Hivos started installing PV solar system “kiosks” in 2016, but two major issues presented themselves, the first one being maintenance. Therefore, Hivos created a small maintenance company called RESCO (Renewable Energy Service Company). The kiosks were installed in grocery shops and schools, with the owner/principal as the agent to run the kiosk. The agent would rent out the solar lanterns for a monthly fee, and in turn pay a monthly fee to RESCO for the service. This created the second issue, ensuring efficient operations. After a field visit in February, it was discovered that the villagers weren’t paying for the service because they didn’t understand who RESCO was and assumed it must be a government programme; therefore, the kiosks will continue to run whether they pay late or not at all. If the agents are not receiving payments from their customers, then obviously they aren’t paying RESCO either. If this situation continues, the whole system (45 villages and 15 schools) will fail within two years, plunging the villagers into the dark again. This is where the Master’s in Sustainable Energy Systems team comes in to help solve this payment problem!
To begin addressing the payment issue, the team started to help RESCO streamline their operations. Their field visit allowed them to identify both the technical and civil matters at hand and put together a plan of action. First, they created a business intelligence tool for RESCO field technicians to help them track their work and easily generate reports. This allows them to quickly spot glitches and late payments. The next solution was a system to prevent “free-riding” the kiosks, where a technological barrier will stop villagers from charging at the station if they have not paid. The first prototypes of this ingenious solution are up and running, ready for field testing! The team adds, “One major lesson learned in the project is that the problems are not always straight forward or technical in a project dealing with sustainable development. There are so many components that must come together to make the project successful. Especially in a developing country, unexpected issues are likely to pop up that require creative solutions. Local context is so crucial and must carefully be considered in project planning.”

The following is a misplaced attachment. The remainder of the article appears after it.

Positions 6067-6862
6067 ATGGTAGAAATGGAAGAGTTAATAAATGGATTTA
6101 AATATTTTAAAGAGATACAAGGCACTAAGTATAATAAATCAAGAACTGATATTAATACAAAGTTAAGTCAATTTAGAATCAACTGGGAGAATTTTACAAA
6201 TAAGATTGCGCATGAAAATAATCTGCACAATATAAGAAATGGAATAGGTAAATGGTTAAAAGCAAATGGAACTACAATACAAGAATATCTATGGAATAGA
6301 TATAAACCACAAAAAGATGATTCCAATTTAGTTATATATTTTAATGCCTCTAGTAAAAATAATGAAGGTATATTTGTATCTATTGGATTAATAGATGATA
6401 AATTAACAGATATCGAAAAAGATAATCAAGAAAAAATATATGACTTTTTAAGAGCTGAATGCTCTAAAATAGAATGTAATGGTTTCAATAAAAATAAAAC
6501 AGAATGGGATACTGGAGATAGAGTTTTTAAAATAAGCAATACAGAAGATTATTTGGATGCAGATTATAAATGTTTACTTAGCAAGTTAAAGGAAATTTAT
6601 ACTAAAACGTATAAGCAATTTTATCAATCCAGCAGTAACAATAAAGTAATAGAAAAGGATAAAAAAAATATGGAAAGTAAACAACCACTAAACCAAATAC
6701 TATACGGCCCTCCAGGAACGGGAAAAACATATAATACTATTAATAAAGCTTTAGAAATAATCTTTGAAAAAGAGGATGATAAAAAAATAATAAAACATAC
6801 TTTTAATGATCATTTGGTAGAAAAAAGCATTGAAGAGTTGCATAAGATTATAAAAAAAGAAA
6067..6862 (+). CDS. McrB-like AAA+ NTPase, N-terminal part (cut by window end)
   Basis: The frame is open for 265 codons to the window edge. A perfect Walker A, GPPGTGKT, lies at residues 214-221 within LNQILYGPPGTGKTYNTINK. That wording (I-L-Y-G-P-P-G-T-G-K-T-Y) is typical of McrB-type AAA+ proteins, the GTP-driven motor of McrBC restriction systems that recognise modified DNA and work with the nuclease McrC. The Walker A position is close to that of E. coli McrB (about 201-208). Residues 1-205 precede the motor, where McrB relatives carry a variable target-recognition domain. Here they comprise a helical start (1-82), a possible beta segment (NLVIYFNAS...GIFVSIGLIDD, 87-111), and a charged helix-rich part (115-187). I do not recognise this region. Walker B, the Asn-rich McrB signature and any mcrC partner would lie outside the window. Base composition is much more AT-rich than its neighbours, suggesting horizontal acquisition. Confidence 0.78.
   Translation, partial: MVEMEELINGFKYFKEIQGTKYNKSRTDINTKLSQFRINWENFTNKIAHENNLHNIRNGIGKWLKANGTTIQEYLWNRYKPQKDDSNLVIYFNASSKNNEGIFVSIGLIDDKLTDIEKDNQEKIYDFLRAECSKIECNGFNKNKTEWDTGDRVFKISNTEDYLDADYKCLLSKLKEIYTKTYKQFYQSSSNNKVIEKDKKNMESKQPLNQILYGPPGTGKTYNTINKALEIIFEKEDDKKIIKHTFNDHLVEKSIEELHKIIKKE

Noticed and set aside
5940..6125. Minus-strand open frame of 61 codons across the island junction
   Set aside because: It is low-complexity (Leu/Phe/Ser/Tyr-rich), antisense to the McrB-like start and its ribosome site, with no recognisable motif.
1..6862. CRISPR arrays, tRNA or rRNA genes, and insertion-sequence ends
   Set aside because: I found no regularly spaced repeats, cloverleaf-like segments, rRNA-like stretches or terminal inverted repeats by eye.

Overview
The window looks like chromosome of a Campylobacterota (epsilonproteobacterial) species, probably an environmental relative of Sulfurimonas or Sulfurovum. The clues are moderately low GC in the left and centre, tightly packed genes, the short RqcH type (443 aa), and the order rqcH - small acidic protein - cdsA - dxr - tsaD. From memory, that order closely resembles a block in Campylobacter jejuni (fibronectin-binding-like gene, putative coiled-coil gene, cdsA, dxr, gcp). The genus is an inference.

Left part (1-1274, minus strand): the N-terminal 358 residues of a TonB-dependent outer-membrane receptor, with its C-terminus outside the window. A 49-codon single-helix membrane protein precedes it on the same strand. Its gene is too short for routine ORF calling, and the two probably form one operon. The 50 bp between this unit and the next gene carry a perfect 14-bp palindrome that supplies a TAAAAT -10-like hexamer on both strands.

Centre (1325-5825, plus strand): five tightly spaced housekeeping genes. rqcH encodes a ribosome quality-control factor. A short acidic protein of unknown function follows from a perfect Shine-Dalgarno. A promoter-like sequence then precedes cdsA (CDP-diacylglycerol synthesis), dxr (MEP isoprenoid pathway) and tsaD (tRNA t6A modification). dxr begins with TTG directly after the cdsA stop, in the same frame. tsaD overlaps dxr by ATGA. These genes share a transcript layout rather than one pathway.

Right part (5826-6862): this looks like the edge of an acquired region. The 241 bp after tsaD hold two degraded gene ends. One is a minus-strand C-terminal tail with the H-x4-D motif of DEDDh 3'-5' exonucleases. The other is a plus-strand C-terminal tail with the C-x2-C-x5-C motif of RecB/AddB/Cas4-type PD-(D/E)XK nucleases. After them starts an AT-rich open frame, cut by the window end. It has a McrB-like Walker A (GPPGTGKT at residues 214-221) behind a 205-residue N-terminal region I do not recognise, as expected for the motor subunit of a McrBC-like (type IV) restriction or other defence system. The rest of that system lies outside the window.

With the IPoY officially finished, some members of the team want to continue working on this project. Funds and potential technical partners are needed to continue their work, field testing and further fine-tuning. Creating meaningful solutions to address the problems faced on Sumba have far-reaching potential for many other areas of the world without reliable electricity – and is work to be proud of. As one of the Indonesian team members, Zerlin Azalia Sanjaya, says: “I want to express my gratitude as one of the few Indonesians who are able to pursue a higher education in Europe. My dedication to advance the country’s development, especially in the field of energy, is undeniable. I want to thank the IPoY program that really bridged my interest in actualising valuable knowledge, not just in the theoretical field or university scope, but also touching the development of real community welfare.”
Projects like these are an excellent way for EIT InnoEnergy students to make a positive impact, to create profit for the local business owners and schools, and to help philanthropic companies such as RESCO fulfil their goals. Sumba could become a research hub for the implementation of renewables in many other developing countries, so we hope they can continue their valuable work!
If you wish to get in touch with the team, you could do so by email here.